The toddler daughter of two unmarried police officers whose father died before she was born has won her legal battle for a share of his pension.
Tabitha Oxer-Patey was born in November 2010 - five months after Richard Oxer died after falling down a flight of stairs on a work night out with friends.
Mr Oxer, 31, of Nash Close, Sutton, who had been with the Metropolitan Police for six years, was in a relationship with another officer, Theresa Patey.
The High Court in London heard that the Police Pensions Regulations 1987 provide for pensions to be paid to the children of officers who die while in service but, by a quirk of drafting, they discriminate between legitimate and illegitimate children, though oddly only in relation to children born after the death of the officer.
Children born before the death of the officer are entitled to a pension whether they are legitimate or illegitimate, said counsel Ben Cooper.
In what is believed to be an unprecedented case, he told Mr Justice Supperstone that such discrimination was contrary to the European Convention on Human Rights and that, since the regulations were secondary legislation for the purposes of the Human Rights Act, the provision excluding Tabitha's entitlement must be disregarded.
Mr Cooper said the aim of promoting marriage could not apply in respect of discrimination against a child born out of wedlock because the child bore no responsibility for the status of its parents' relationship.
It was not a legitimate aim to penalise the child for the decisions of its parents.
The Metropolitan Police did not concede the case as it said it had no discretion to over-ride the regulations but took a neutral stance and did not actively oppose it.
Today, the judge said the discrimination could not be justified on objective and reasonable grounds and made a declaration that Tabitha was entitled to an allowance and had been since her birth.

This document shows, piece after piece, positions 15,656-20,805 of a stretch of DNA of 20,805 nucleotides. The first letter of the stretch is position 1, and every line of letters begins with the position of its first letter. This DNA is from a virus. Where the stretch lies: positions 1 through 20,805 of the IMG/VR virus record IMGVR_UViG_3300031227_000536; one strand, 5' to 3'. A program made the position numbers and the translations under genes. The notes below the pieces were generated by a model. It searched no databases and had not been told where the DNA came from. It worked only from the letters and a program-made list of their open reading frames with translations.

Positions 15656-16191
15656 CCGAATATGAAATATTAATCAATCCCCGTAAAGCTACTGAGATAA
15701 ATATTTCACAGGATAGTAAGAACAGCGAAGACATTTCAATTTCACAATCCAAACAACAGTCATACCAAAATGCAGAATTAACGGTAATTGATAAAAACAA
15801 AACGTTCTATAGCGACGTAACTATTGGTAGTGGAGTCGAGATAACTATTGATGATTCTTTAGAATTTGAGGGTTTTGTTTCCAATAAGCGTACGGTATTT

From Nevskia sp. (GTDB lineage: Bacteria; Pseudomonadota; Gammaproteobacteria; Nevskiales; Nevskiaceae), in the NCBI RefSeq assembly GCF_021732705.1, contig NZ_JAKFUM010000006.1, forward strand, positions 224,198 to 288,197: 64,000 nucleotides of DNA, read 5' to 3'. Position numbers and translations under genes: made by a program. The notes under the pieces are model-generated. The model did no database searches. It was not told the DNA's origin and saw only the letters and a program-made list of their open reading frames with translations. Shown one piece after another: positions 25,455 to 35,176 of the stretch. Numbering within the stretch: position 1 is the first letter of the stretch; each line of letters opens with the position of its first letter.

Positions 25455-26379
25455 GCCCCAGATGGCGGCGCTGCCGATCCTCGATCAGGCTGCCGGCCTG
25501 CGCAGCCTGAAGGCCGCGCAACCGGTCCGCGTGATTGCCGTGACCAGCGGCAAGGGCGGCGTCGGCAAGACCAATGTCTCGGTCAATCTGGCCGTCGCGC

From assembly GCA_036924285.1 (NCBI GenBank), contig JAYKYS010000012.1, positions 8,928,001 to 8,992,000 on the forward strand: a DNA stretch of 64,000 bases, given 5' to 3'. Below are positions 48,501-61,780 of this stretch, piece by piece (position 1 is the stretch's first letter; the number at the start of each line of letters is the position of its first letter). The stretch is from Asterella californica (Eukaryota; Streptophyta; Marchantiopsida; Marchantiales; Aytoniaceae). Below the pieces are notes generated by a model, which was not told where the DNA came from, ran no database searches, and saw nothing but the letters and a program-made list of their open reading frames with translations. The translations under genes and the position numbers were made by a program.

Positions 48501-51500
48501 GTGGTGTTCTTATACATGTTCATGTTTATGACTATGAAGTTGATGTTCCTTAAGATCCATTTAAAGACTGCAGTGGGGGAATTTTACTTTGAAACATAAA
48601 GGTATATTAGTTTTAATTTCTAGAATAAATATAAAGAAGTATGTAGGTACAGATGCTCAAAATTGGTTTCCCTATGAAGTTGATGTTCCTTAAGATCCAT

The police will also pay Ms Patey's legal costs of £16,494.
Simon Cuthbert, employment lawyer at Slater & Gordon, said: "We have represented Theresa and her daughter Tabitha and are pleased to have helped them to resolve this case.
"It's a very small point of law that meant that because Tabitha was still in her mother's womb and hadn't actually been born when her father tragically died, she wasn't entitled to anything. If her mother and father had been married, things would have been different but because they weren't she wasn't entitled to anything.
"This seems grossly unfair and although a small point of law which will probably affect very few people, it could have had a large impact on the future financial security of our client.
"The importance of the case beyond Tabitha and Theresa is that it just illustrates the importance of the European Convention on Human Rights and the Human Rights Act for righting arbitrary, discriminatory and unfair distinctions in terms of people's legal entitlements and for enforcing individuals' rights, rather than the specific principle in terms of the police pension regulations."